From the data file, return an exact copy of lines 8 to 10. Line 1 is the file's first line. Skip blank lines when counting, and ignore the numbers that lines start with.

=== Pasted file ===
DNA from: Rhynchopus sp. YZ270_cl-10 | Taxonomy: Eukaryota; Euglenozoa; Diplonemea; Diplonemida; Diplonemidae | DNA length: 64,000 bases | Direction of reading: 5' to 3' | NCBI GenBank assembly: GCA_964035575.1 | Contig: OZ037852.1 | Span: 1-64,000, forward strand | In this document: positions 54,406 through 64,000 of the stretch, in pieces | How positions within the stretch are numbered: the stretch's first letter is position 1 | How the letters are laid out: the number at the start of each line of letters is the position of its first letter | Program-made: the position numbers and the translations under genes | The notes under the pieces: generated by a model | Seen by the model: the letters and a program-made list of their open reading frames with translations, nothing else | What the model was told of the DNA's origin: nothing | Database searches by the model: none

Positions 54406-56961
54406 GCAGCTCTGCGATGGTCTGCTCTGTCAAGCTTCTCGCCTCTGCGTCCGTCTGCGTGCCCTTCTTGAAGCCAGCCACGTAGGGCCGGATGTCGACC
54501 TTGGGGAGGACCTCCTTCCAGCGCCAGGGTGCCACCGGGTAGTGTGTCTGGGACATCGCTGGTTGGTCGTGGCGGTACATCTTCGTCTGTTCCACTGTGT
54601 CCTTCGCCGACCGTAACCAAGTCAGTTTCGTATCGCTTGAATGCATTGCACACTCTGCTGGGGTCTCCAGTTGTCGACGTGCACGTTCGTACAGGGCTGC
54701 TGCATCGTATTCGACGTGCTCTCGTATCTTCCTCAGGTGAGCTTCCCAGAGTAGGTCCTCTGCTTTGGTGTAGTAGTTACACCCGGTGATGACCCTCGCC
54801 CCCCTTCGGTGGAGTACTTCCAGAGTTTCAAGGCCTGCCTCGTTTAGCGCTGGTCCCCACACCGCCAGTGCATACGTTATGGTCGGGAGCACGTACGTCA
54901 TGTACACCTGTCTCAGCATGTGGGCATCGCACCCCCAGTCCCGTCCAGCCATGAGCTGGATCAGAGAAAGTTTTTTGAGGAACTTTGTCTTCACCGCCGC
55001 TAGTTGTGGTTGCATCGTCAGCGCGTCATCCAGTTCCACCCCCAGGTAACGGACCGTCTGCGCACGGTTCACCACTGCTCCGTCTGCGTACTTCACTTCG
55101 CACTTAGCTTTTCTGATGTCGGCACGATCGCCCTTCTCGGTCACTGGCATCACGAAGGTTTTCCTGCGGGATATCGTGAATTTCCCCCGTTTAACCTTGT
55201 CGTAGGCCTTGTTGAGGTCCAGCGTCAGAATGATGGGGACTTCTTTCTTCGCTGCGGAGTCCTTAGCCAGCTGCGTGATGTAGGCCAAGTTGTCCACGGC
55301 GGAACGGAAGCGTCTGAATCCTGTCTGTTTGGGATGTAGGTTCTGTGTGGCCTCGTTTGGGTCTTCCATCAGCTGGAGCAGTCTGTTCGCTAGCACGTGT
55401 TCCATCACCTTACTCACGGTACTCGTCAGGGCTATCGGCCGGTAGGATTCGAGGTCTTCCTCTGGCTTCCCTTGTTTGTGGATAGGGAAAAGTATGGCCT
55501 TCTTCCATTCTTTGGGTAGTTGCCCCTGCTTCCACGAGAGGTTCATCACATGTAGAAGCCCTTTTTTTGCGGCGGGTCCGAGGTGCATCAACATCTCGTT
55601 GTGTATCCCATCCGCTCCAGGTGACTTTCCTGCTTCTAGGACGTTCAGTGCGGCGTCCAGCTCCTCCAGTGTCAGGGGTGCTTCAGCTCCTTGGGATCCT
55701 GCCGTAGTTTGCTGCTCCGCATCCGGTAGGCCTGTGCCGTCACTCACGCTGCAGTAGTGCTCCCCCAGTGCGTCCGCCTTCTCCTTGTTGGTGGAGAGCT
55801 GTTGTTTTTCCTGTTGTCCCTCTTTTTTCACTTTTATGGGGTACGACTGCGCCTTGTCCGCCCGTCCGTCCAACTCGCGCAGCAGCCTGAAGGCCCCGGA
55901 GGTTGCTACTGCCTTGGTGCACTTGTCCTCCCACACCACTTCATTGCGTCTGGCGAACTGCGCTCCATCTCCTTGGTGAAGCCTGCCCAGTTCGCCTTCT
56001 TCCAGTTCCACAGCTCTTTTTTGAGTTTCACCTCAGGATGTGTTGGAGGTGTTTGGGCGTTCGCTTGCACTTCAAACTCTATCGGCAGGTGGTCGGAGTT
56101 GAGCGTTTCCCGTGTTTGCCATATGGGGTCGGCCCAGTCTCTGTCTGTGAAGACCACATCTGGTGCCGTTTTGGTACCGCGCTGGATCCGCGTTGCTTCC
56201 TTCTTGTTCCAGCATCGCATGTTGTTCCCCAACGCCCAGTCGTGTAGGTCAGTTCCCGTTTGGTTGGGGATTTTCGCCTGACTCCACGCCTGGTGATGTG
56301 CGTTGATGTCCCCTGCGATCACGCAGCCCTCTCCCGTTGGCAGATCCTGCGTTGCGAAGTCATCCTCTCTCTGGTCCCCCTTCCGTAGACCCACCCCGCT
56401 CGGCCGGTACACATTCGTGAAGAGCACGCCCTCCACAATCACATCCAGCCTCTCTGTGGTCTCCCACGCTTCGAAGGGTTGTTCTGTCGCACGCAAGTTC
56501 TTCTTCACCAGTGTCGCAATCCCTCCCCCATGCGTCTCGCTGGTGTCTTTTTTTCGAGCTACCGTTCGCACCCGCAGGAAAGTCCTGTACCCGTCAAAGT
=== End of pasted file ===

54901 TGTACACCTGTCTCAGCATGTGGGCATCGCACCCCCAGTCCCGTCCAGCCATGAGCTGGATCAGAGAAAGTTTTTTGAGGAACTTTGTCTTCACCGCCGC
55001 TAGTTGTGGTTGCATCGTCAGCGCGTCATCCAGTTCCACCCCCAGGTAACGGACCGTCTGCGCACGGTTCACCACTGCTCCGTCTGCGTACTTCACTTCG
55101 CACTTAGCTTTTCTGATGTCGGCACGATCGCCCTTCTCGGTCACTGGCATCACGAAGGTTTTCCTGCGGGATATCGTGAATTTCCCCCGTTTAACCTTGT